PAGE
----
SUMMERDALE, Ala. (WALA) - The fall harvest in summer-like heat continues in Baldwin County.

Having tackled his peanuts in Robertsdale last week, farmer Tim Mullek is now focusing his efforts on cotton.

It's been growing for 5 months and is ready for picking.

"We haven't had a rain in 5 weeks. So all these bolls -- almost every boll -- has opened with no rain in it," explained Mullek.

The conditions may be bone dry, but there's no shortage of the white fluffy stuff.

"When you pick cotton… the lint needs to be dry and the seeds need to crack. And they are dry and they crack. I mean that's textbook harvesting conditions," said Mullek.

The cotton has thrived during the heat wave.

"We were not short on heat units in June or July... and August we had them. We have been hot for two months… it did what it is going to do," said Mullek. "Now one thing it has been hard to do... it's been hard to pull the leaves off. Trying to pull the leaves off of a drought-stricken plant -- it's been a chore."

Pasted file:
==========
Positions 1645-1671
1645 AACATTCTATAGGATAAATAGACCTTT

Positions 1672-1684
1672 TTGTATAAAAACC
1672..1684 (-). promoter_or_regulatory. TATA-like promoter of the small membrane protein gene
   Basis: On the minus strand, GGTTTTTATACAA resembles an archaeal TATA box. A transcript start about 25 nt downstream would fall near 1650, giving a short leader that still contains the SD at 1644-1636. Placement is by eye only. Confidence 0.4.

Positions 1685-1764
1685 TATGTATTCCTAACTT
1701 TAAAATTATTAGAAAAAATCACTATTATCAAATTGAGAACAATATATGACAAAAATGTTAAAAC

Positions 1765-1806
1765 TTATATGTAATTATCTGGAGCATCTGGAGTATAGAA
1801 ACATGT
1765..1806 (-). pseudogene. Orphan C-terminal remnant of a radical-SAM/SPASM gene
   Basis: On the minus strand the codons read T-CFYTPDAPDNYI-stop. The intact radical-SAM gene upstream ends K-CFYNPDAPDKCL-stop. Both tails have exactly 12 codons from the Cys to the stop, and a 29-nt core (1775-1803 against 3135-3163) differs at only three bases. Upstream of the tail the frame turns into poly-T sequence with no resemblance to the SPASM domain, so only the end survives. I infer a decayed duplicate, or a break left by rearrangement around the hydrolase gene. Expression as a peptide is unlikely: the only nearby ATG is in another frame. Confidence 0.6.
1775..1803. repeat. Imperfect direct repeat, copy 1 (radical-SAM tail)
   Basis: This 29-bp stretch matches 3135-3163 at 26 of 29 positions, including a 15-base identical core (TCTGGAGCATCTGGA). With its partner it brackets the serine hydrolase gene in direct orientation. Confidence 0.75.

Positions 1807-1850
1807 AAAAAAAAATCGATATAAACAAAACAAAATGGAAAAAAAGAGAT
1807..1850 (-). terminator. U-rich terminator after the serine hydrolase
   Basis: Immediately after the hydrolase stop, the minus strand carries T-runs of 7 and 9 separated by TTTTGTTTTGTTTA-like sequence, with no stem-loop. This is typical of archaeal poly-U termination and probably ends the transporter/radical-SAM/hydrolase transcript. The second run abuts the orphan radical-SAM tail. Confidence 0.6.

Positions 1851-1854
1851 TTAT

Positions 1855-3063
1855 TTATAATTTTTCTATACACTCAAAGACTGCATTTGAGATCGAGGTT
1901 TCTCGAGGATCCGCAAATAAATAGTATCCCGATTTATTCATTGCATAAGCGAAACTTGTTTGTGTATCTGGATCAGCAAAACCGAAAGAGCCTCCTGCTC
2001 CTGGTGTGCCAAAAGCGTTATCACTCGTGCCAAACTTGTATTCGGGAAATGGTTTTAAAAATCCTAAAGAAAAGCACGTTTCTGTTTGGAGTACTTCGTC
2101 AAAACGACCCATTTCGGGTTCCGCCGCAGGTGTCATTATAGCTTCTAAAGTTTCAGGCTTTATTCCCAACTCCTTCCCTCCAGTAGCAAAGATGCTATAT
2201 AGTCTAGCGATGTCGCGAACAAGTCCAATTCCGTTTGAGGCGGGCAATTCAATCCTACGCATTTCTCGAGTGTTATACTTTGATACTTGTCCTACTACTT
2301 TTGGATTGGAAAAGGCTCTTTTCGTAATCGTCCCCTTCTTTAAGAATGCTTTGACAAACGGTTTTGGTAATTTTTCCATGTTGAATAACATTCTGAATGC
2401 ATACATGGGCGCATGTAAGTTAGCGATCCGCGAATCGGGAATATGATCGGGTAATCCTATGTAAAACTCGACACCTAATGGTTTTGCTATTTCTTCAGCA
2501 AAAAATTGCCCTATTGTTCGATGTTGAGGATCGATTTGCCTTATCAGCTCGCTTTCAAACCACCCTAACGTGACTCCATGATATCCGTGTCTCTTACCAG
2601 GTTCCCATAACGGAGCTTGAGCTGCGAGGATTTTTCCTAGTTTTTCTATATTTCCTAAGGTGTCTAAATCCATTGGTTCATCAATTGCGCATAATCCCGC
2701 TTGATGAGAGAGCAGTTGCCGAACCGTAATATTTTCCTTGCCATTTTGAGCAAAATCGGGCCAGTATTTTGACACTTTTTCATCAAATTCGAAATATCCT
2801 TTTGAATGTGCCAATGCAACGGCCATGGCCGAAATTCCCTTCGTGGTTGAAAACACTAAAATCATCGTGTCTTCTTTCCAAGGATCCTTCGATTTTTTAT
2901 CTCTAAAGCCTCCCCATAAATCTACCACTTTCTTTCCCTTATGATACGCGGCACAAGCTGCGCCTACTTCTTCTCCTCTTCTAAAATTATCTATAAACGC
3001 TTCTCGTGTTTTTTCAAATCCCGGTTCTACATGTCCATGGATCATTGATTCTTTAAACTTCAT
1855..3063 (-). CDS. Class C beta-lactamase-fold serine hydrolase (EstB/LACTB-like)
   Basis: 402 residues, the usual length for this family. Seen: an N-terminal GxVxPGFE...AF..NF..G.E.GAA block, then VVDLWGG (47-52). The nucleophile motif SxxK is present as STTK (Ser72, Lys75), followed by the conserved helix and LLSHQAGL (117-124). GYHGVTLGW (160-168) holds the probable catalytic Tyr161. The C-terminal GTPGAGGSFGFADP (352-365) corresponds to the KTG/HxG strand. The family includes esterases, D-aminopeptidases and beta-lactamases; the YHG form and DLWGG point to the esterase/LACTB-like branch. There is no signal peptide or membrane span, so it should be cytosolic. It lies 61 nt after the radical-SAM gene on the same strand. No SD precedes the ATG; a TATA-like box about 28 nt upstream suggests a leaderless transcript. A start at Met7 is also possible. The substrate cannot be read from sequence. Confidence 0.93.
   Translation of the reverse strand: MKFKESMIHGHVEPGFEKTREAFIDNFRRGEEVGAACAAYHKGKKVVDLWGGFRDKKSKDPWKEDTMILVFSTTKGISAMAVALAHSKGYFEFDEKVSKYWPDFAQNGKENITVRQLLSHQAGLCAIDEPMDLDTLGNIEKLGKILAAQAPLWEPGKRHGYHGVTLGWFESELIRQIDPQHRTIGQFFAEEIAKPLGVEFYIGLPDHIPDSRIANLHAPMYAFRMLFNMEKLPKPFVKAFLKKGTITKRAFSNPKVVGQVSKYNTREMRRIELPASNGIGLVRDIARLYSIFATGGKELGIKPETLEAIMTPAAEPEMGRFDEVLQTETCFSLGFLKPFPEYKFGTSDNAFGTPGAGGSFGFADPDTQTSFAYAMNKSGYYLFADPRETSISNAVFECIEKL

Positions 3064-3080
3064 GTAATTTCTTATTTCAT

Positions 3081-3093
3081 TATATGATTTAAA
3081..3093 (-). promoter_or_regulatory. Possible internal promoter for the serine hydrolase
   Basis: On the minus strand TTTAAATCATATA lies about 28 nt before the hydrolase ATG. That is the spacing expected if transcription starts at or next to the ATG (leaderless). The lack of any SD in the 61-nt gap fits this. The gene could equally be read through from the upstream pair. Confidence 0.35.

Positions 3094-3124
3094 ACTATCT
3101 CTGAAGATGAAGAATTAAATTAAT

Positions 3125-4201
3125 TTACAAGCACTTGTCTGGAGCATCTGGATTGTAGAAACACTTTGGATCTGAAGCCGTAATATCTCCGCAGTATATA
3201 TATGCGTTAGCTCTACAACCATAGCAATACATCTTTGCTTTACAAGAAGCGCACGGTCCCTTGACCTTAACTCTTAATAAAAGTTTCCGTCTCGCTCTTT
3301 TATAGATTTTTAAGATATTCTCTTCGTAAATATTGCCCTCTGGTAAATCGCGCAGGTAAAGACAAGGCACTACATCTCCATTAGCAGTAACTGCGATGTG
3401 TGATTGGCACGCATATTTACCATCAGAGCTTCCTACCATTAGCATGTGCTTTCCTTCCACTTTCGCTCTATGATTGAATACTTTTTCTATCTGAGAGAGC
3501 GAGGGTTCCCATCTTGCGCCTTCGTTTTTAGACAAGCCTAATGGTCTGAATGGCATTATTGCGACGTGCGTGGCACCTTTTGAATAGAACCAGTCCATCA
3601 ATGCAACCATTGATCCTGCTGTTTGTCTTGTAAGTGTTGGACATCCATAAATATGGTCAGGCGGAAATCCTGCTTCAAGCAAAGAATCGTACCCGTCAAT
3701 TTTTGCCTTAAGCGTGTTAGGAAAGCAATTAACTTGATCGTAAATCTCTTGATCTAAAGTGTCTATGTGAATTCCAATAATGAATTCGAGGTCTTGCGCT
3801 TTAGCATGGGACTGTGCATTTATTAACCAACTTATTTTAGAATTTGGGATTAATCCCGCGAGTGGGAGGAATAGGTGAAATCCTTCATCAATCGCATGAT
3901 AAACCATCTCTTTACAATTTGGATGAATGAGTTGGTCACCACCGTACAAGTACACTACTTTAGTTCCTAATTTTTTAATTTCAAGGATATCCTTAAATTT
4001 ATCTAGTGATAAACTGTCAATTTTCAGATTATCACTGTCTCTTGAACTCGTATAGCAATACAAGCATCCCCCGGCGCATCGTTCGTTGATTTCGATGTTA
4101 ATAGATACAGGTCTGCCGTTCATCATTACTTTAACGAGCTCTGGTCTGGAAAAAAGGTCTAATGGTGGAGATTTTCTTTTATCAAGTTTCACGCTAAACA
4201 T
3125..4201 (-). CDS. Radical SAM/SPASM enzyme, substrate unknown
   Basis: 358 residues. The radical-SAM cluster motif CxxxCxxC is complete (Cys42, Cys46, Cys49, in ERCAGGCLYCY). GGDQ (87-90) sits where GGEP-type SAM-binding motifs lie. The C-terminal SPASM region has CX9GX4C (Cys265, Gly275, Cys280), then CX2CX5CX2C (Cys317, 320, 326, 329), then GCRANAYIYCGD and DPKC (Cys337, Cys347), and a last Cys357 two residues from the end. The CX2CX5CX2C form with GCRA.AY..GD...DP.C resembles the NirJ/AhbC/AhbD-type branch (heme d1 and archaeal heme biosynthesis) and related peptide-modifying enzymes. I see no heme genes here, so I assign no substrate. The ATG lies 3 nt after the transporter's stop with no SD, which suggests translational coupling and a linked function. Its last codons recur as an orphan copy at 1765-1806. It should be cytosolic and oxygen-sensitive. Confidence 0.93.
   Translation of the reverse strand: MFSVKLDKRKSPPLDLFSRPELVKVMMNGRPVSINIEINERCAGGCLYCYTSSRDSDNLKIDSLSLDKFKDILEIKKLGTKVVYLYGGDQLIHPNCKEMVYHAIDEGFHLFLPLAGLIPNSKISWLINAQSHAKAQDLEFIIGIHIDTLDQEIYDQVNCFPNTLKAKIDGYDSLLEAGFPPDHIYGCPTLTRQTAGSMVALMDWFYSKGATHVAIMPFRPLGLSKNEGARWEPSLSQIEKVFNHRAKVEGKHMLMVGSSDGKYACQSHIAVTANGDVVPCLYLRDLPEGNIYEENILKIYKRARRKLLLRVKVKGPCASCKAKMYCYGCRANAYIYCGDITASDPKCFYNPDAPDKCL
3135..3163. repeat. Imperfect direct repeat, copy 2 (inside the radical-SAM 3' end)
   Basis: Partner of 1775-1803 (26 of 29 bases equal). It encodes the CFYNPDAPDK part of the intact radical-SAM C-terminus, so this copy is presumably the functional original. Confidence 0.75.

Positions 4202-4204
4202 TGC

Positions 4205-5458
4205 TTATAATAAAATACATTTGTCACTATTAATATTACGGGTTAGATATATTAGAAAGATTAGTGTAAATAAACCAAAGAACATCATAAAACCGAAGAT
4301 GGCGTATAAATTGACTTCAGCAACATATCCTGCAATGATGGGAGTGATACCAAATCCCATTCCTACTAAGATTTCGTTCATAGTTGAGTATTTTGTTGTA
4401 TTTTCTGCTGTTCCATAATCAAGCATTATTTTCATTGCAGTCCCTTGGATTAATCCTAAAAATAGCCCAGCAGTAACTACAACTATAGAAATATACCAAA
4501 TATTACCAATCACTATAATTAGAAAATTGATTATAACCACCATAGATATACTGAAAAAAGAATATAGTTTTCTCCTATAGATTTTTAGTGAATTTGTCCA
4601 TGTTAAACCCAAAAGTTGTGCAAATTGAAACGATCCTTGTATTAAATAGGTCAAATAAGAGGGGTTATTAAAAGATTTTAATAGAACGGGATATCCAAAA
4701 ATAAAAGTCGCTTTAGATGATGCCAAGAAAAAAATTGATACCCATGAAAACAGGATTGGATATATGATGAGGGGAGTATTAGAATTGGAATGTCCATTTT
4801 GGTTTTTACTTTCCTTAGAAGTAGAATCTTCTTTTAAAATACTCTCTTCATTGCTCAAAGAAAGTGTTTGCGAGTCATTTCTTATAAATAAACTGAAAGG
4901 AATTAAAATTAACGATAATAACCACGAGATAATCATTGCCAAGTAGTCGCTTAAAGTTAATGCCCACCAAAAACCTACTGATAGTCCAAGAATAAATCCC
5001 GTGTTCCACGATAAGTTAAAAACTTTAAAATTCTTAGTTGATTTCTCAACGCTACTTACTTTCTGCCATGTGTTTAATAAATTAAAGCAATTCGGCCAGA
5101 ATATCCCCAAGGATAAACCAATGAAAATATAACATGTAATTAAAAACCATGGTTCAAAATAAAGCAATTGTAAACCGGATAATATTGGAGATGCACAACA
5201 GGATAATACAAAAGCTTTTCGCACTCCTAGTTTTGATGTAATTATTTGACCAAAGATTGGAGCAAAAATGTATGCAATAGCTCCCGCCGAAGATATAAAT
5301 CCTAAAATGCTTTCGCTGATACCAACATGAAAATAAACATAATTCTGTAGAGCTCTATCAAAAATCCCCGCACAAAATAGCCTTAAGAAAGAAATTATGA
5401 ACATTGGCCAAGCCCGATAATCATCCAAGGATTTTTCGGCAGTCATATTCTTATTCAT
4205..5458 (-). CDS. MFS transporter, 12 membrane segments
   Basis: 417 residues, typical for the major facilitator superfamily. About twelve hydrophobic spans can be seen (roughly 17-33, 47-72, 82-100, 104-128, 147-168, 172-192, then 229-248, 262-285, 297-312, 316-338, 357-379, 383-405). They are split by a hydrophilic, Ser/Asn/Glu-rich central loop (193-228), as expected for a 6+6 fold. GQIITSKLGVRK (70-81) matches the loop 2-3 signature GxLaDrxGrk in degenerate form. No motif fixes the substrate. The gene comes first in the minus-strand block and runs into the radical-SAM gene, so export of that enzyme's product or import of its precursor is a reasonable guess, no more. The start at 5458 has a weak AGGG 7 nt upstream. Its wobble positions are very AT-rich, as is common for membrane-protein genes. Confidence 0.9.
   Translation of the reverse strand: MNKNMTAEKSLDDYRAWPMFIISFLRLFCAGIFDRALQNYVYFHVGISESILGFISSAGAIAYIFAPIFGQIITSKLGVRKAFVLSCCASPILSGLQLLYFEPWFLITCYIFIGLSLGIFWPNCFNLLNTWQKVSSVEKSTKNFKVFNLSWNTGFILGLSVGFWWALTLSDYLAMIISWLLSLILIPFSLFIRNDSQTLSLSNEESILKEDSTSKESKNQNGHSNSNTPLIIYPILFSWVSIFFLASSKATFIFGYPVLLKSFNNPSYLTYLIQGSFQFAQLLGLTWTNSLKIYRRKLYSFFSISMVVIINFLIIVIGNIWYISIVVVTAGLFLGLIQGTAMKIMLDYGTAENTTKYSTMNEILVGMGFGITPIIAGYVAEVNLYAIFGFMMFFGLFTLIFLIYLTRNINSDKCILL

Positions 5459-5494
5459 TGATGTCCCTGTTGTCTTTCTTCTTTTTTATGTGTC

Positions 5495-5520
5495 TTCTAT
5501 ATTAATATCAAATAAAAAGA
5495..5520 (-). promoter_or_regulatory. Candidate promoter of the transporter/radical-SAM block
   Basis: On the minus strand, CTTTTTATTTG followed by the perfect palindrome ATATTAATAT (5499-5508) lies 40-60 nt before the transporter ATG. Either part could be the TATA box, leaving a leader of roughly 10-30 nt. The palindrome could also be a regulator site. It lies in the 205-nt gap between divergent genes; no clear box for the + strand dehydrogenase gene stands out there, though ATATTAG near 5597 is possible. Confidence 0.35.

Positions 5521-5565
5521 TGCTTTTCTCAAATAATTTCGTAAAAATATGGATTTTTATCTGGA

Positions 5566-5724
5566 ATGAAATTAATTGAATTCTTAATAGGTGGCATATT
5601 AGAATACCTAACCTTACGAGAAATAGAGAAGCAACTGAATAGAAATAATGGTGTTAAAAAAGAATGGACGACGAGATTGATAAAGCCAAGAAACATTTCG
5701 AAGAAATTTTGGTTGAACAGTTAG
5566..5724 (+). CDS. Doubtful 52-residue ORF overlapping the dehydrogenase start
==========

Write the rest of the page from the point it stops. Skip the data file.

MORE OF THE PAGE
As Mullek drives his huge industrial cotton picker across the field -- he ejects a full roll of cotton about every 10 minutes.

They've got about another week of cotton and will soon be looking for changes in the forecast.

"If it doesn't rain in two weeks -- I don't know if we will be able to dig the rest of our Baldwin county peanuts. Then it's starting to get pretty dry," said Mullek.

Meanwhile, they still have a lot of work to do in the cotton fields. With more than 600 acres -- they hope to process about 60 to 70 acres per day over the next 9 to 10 days.

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